The Ministry of Drinking Water and Sanitation would bear its 50 per cent cost for retrofitting to provide Indian Railways, which ferries 11 million passengers daily, with hygenic sanitation.

During his meeting, Ramesh also asked the Railway Board officials to run a Nirmal Bharat Express, fitted with bio-toilets, which will go in various railwaylines to spread the message of sanitation and hygiene.

In these bio-toilets, the human waste is treated by bacteria which is benign to the humans. This bacteria converts human waste into water and gases (methane and CO2).

The gases escape into atmosphere and treated waste water is discharged after chlorination. Human waste, thus, does not fall on the tracks.

Railways have claimed that this system not only improves the environment and hygiene but also helps in preventing corrosion to coach and track components.

Speaking in the capital last month, Ramesh had said Railways was “another big headache for us” on the issue of ending manual scavenging and open defecation.

The Rural Development Ministry has launched a campaign to end open defecation in 10 years.

Published in: on July 28, 2012 at 7:01 am  Leave a Comment  
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All Rail coaches to have bio-toilets by 2017

The Ministry of Rural Development has offered to fit all new railways coaches with DRDO built bio-toilets and to share half the cost of retrofitting all existing 50,000 coaches with green toilets. Minister of Rural Development Shri Jairam Ramesh met the Railway Board Chairman Shri Vinay Mittal here and expressed the hope to complete the project in the next four to five years. Shri Ramesh informed that the whole project will cost about 500 crore rupees and offered to share the burden on a 50-50 basis with the Railways. He said, at present only 9 trains with 436 coaches are fitted with bio-toilets, while 4,000 coaches are produced annually which could be fitted with new bio-toilets. The measure will not only prevent the corrosion of tracks but will also provide odourless toilets to passengers. At present waste is dumped directly on to the tracks because of the existing toilet system in trains. Many passengers ignore requests to not use toilets when trains halt. Apart from the unbearable stench it creates, the practice leads to clogging of rail lines at busy stations.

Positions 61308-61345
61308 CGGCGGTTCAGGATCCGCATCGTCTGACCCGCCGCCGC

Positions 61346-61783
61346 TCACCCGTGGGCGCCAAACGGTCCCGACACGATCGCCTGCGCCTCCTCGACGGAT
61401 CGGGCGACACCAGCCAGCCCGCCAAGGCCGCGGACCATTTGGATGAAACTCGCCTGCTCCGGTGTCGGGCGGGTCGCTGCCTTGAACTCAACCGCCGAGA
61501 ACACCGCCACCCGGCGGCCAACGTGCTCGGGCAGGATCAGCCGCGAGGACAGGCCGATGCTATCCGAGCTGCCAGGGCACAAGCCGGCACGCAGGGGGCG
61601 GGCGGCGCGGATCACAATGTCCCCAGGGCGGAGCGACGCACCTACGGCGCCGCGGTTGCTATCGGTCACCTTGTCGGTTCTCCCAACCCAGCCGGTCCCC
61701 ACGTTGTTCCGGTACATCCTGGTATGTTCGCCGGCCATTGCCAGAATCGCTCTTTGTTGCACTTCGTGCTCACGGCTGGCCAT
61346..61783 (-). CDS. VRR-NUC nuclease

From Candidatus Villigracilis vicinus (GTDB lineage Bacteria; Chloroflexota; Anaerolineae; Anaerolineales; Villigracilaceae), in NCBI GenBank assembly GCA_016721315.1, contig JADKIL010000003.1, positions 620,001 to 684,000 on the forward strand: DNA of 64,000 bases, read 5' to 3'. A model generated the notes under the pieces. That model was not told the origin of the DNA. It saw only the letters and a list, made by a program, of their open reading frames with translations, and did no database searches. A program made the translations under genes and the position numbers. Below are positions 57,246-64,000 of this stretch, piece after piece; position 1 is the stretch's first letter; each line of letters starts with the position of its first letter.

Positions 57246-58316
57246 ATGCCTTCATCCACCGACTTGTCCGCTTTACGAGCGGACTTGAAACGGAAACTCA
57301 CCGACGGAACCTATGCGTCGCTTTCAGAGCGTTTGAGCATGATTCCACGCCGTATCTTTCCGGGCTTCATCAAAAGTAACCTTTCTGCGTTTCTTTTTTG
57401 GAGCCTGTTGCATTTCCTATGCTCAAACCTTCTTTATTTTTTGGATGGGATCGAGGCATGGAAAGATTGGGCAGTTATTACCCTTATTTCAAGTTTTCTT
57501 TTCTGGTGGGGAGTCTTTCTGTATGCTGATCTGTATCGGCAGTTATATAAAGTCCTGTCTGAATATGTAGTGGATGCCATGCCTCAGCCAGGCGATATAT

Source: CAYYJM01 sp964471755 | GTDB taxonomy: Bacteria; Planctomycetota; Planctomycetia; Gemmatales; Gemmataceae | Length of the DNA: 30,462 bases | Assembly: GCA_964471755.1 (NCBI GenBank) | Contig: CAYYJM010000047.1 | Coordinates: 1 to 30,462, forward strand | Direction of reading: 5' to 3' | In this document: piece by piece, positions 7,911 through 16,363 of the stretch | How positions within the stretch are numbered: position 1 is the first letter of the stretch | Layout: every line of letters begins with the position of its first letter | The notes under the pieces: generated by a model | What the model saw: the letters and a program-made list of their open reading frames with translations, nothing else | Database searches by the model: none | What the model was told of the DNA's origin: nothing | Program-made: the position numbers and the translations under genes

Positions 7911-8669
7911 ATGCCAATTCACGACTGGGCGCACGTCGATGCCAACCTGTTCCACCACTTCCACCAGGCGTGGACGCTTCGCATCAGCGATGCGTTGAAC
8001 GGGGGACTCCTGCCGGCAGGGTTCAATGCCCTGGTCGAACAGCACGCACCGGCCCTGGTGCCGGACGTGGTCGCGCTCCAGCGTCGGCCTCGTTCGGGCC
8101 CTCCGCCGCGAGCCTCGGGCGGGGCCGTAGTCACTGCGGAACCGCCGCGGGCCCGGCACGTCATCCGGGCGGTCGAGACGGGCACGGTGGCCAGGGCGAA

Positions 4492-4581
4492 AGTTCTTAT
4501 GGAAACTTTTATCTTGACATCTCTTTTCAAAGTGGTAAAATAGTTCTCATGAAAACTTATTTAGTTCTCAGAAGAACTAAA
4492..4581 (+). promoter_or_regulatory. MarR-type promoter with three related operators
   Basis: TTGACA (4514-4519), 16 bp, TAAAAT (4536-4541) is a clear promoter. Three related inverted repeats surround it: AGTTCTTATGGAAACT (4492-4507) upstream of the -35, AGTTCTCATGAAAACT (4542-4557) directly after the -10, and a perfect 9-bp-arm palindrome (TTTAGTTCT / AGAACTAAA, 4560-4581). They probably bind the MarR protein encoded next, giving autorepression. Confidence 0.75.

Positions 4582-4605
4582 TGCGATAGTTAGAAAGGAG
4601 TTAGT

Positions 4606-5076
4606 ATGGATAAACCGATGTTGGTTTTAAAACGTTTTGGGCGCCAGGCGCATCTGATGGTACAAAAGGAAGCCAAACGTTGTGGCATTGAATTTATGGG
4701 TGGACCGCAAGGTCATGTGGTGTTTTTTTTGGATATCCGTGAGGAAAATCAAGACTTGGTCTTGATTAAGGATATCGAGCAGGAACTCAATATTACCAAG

Shri Ramesh has also requested the Railways Ministry to run Nirmal Bharat Express on the model of Red Ribbon Express to spread the message of cleanliness and sanitation. Shri Mittal has given a positive nod to the proposal and asked the Ministry of Drinking Water and Sanitation to submit a detailed plan in this regard.

Open to the tracks toilets make way for bio-toilets

The Indian Railways is replacing the existing open to the tracks toilets with brand new bio-toilets. The aim is simple: prevent corrosion of tracks and provide stench-free toilets to passengers.

“Some green toilets are already being manufactured and fitted in coaches, and we plan to manufacture 2500 bio-toilets in the current year,” said a senior Railway Ministry official.

The problem of environmental degradation and corrosion of tracks due to night soil (night soil is a euphemism for human excrement collected at night from cesspool, privies, etc) has been a long standing one. Rail corrosion costs the railways more than Rs. 350 crore every year.

“Our aim is to replace the existing toilets with bio-toilets in all long distance trains,” the official said.

The official said that the complete switch over to bio-toilets in new coaches will be carried out by 2016-17 while the total elimination of direct discharge toilet system in all passenger coaches will be done by 2021-22, the end of 13th Five-Year Plan.

The Kakodkar Committee on railway safety and Pitroda Committee on railway modernisation had strongly recommended in their reports for replacing the conventional open-discharge toilets with green toilets with a view to having cleaner, hygienic and safer railway ecosystem.

Five years and 43,000 carriages

Both the panels’recommended that toilets with nil or harmless discharge be installed within the next five years in all 43,000 carriages used by the Railways.

Waste is dumped directly on to the tracks because of the existing toilet system in trains.

Many passengers ignore requests to not use toilets when trains halt. Apart from the unbearable stench it creates, the practice leads to clogging of rail lines at busy stations.

Bio-toilets are already operational in some coaches as part of a pilot project. “Some modifications are being made during the trial and now the new technology will be extended to as many trains,” said the official.

Besides DRDO designed bio-toilets, trials for vacuum toilets are also being planned in a few premier trains.PTI

Published in: on July 21, 2012 at 4:34 pm  Leave a Comment